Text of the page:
Ask Nick: Pre-race weigh-ins, TT follow cars and a Dirty Kanza update

Pre-race weigh-ins, TT follow cars and a Dirty Kanza update

Photo: AFP

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Lance Armstrong used to have President Clinton weigh his bikes before the Tour. The reflectors were added to meet the UCI limit (Notice: the web editor, not the author, accepts all blame for this lame attempt at humor). AFP Photo.

Editor’s Note: VeloNews tech editor Nick Legan is a former ProTour mechanic who most recently wrenched for Team RadioShack at the 2010 Tour de France and elsewhere. His column appears here every Thursday. You can submit questions to Nick at, and be sure to check out Nick’s previous columns.
Q. Nick,
I’m curious about how and when bikes are weighed at pro races, prior to the start of the race or at the end of a race/each stage?

Are only the riders’ starting or finishing bikes weighed, or is every bike that the team could potentially use that day (i.e., every bike placed on the team cars). And finally, if a rider switches wheels mid-race to a wheelset that brings the bike below UCI-minimum weight, is that considered?
— Richard Kaye

A. Richard,
Most UCI weight checks occur before a start. But officials can check them whenever they like, before or after. In my seven years as a mechanic though, strangely it’s been time trial bikes that are most often weighed.

This has to be due to the ease of doing so. Before time trials, riders have to pass through the position control tent and it’s simple for officials to also weigh the bike at the same time. This makes sense. And of course for uphill time trials it really is relevant. But most normal time trial bikes don’t push the weight limit.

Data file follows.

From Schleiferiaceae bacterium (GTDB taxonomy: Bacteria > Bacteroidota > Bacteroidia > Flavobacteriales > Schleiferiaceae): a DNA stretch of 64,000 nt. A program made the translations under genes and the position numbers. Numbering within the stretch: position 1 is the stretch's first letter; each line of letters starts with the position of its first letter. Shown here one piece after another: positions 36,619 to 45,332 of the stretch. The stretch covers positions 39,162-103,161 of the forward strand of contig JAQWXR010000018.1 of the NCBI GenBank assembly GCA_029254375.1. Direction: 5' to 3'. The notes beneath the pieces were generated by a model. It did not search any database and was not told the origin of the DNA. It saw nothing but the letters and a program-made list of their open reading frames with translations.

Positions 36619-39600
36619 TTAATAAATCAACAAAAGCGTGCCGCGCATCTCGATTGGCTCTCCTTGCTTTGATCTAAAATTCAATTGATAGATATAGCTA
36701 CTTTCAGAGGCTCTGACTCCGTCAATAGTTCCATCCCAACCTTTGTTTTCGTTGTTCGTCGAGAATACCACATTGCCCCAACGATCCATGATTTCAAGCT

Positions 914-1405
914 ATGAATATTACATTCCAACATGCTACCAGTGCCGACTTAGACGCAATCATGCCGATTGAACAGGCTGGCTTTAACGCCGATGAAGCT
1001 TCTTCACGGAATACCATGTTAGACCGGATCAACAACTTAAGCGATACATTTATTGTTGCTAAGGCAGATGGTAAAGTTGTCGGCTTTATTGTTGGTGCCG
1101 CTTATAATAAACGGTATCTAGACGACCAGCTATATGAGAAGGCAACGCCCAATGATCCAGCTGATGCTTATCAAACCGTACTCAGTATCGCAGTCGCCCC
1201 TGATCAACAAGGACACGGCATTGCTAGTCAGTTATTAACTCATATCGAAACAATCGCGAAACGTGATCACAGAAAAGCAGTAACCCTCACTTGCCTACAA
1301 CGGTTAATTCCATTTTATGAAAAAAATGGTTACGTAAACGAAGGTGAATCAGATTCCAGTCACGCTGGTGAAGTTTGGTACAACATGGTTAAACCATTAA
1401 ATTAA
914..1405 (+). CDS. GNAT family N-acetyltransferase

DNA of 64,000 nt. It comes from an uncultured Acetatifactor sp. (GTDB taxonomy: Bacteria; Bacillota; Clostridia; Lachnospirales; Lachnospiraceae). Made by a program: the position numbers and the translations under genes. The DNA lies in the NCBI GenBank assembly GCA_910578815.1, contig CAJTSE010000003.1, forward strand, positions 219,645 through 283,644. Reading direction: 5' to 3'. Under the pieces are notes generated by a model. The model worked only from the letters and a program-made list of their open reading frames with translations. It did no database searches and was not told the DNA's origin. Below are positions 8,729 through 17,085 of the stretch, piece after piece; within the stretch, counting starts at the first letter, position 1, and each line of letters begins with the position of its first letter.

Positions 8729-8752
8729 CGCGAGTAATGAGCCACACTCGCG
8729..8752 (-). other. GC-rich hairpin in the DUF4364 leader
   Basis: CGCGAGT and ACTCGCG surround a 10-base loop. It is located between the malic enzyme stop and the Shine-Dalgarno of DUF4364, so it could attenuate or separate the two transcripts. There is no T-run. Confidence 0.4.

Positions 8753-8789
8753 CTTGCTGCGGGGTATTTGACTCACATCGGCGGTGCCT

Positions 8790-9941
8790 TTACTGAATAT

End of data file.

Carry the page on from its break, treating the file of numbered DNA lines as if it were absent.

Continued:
UCI officials could ask to weigh spare bikes, but that’s a ton of work. If they are suspicious of a mid-race bike change, the easier approach is to simply weigh the bike on which the rider finished.

Wheel changes during a race, if they make a bike fall under the 6.8-kilogram weight limit, are technically illegal.

Last year before the Tour, RadioShack’s head mechanic Craig Geater spent a lot of time with a scale and a pile of wheels. He knew which wheel, cassette, crank, and bottle cage combos kept each race bike above the limit.

And while it’s definitely possible to get a lighter wheel after a puncture, mechanics always try to carry spare wheels that are the same model the rider started on. So for the most part, it isn’t a big deal.


I was very fortunate to see the ATOC time trial this year in Solvang. One thing that my friends and I debated was why the team cars were following the riders so closely?

I was on a long gradual uphill where there was a strong tail wind. My buddies and I thought that by following so closely the team car was eliminating the benefit of the strong tail wind, which seemed like a big mistake. However another friend suggested that the following car was pushing the air mass in front of the car and in effect pushing the rider.

It still seems that the strong tail wind would be of greater benefit. Could you please shed some light on this subject?
— Phil Trenholme

A. Phil,
I’m definitely not a fluid dynamics expert, but I have heard murmurs similar to your friend’s supposition that the car is actually pushing the rider. In motorsports the principle of pushing, where several cars are faster than one, is well founded. In cycling we think of drafting as a measure of economy of our efforts. But in motorsports it’s also known to increase even the leading car’s speed when a car follows closely.

The rough equation that a sports scientist once gave me is that the car’s follow distance needs to be roughly the height of the car for a push to occur. So that’s pretty close. Most race officials won’t allow a team car to follow that closely. The UCI forbids following closer than 10 meters. So a lot of teams will use vans to follow in time trials because they are taller. (And because the UCI vehicle height restriction (see my Ask Nick column from last week) doesn’t apply during time trials.